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When you are traveling by non-motorized boat at the floating market, away from the hotspots, it is very relaxing, glimpsing life as it used to be in Thailand.  Then suddenly this peace is disrupted by a motorboat passing within feet of your boat.

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Photos were shot with a Leica M8 using Leica Noctilux 55mm f/1 and Carl Zeiss Biogon 21mm f/2.8 lenses.

Written by leolaksi

February 11, 2009 at 7:58 am

Return to the Amphawa floating market

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Amphawa floating market at night

Amphawa floating market at night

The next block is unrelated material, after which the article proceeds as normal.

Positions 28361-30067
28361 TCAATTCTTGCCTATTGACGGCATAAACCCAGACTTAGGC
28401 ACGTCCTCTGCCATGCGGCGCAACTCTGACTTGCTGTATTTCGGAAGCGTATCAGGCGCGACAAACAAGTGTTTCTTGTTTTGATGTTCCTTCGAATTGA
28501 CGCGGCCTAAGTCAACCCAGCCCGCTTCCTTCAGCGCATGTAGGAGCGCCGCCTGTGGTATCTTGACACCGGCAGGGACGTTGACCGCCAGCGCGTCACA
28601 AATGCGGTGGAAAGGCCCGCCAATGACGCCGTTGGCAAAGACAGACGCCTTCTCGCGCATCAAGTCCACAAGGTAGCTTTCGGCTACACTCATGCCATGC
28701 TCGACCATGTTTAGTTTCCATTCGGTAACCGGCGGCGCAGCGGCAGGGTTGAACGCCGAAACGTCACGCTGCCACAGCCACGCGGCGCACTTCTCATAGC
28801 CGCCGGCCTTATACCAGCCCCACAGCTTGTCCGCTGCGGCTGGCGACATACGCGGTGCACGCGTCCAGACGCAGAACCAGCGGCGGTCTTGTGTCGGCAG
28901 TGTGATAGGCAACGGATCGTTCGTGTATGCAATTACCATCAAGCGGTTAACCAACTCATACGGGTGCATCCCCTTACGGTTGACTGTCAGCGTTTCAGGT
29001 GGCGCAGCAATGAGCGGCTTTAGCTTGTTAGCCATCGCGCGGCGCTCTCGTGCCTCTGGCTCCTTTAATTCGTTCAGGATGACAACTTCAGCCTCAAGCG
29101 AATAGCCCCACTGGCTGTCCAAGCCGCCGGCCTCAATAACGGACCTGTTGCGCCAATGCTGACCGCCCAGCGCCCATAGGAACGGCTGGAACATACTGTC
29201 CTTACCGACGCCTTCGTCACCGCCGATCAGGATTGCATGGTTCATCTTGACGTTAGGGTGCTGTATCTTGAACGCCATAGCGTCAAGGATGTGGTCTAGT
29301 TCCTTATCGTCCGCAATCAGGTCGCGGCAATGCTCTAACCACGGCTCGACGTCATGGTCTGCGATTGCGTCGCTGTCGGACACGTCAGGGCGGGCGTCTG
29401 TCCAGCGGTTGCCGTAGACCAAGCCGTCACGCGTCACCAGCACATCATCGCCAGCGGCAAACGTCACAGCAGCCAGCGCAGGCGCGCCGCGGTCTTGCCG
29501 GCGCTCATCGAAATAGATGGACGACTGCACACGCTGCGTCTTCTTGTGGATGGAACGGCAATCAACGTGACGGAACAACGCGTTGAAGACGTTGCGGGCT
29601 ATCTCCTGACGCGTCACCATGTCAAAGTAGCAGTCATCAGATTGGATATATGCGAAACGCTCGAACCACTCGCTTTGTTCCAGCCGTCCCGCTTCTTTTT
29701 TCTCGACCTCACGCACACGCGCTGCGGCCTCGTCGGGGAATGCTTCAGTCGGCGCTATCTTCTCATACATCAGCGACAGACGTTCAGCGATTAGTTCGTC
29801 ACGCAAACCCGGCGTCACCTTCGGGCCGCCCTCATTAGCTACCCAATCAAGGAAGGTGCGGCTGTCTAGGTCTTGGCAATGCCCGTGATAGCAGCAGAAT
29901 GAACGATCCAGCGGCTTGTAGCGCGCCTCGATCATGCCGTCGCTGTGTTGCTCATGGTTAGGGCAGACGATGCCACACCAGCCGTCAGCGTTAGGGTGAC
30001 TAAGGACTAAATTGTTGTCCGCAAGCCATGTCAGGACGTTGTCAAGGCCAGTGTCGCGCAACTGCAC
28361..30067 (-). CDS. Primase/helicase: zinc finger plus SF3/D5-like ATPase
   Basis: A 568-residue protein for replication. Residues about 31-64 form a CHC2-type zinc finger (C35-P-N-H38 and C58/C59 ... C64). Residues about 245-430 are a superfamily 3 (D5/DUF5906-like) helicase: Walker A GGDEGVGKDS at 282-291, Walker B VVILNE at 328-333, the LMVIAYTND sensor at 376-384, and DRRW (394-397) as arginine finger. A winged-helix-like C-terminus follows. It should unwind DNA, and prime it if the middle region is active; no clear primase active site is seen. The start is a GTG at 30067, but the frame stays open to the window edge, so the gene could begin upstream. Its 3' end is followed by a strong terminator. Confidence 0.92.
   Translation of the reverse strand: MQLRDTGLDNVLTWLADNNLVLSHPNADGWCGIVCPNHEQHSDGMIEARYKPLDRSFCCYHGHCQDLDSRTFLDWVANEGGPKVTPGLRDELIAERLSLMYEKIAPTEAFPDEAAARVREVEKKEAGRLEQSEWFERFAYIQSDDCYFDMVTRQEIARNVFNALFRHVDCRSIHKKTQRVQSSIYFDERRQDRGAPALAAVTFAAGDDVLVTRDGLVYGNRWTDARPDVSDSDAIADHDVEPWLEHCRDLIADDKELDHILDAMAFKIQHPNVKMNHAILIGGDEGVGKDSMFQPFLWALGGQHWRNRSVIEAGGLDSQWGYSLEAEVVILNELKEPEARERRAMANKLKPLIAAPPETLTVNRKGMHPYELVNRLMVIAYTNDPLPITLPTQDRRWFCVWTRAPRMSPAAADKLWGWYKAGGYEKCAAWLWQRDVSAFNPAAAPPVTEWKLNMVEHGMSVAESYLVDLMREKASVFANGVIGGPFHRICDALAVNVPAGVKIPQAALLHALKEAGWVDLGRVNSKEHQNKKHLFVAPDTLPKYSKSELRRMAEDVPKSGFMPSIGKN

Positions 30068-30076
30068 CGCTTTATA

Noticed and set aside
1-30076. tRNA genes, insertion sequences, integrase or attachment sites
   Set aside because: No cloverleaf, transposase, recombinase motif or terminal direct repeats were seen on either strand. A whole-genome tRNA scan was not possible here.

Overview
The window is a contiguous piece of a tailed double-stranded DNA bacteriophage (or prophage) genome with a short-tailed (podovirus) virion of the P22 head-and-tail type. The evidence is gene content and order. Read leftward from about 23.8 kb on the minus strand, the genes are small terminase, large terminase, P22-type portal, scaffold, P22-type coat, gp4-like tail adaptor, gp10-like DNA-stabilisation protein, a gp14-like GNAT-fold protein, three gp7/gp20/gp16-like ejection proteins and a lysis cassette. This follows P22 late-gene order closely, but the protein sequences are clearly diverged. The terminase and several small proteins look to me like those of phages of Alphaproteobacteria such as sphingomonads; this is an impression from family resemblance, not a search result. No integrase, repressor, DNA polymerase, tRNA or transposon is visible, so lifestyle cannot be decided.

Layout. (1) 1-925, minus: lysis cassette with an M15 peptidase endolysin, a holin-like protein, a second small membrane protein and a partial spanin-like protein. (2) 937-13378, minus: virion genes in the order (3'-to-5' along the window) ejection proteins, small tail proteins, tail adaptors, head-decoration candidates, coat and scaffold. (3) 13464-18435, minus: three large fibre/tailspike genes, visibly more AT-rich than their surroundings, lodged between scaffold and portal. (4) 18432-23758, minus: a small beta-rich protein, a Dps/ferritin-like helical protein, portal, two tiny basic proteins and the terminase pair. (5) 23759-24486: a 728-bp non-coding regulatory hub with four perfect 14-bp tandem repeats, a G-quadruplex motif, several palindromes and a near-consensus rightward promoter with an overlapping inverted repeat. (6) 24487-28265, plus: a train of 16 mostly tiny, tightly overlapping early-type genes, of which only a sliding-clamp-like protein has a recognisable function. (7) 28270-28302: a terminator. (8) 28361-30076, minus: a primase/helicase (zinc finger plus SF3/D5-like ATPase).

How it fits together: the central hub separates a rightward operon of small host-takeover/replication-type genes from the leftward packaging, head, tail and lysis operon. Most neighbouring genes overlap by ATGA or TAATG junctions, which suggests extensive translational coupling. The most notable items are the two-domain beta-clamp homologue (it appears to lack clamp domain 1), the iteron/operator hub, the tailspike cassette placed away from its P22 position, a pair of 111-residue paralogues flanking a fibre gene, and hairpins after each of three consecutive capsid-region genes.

People are always asking me about the main difference between the Amphawa floating market and the much larger one at Damnoen Saduak.  It’s simple to answer.  The Amphawa floating market is an evening floating market whereas the larger one is a morning floating market.

Food from a boat or ...

Food from a boat or ...

The Amphawa floating market doesn’t begin to wind up until around 300pm and is well in motion around 600pm.  The main activity is eating and most people will wander the two sides of the klong, looking for food to eat.  Of course, there are the requisite souvenir shops, but the main emphasis is food, food food.

Or food on land.

Or food on land.

There are also plenty of places to stay on or near the floating market.  I happen to like staying on the klong because once you’re there, you don’t have to think about transportation.  And if you pick the right place, you can people watch to your heart’s delight.

When the sun sets, the atmosphere changes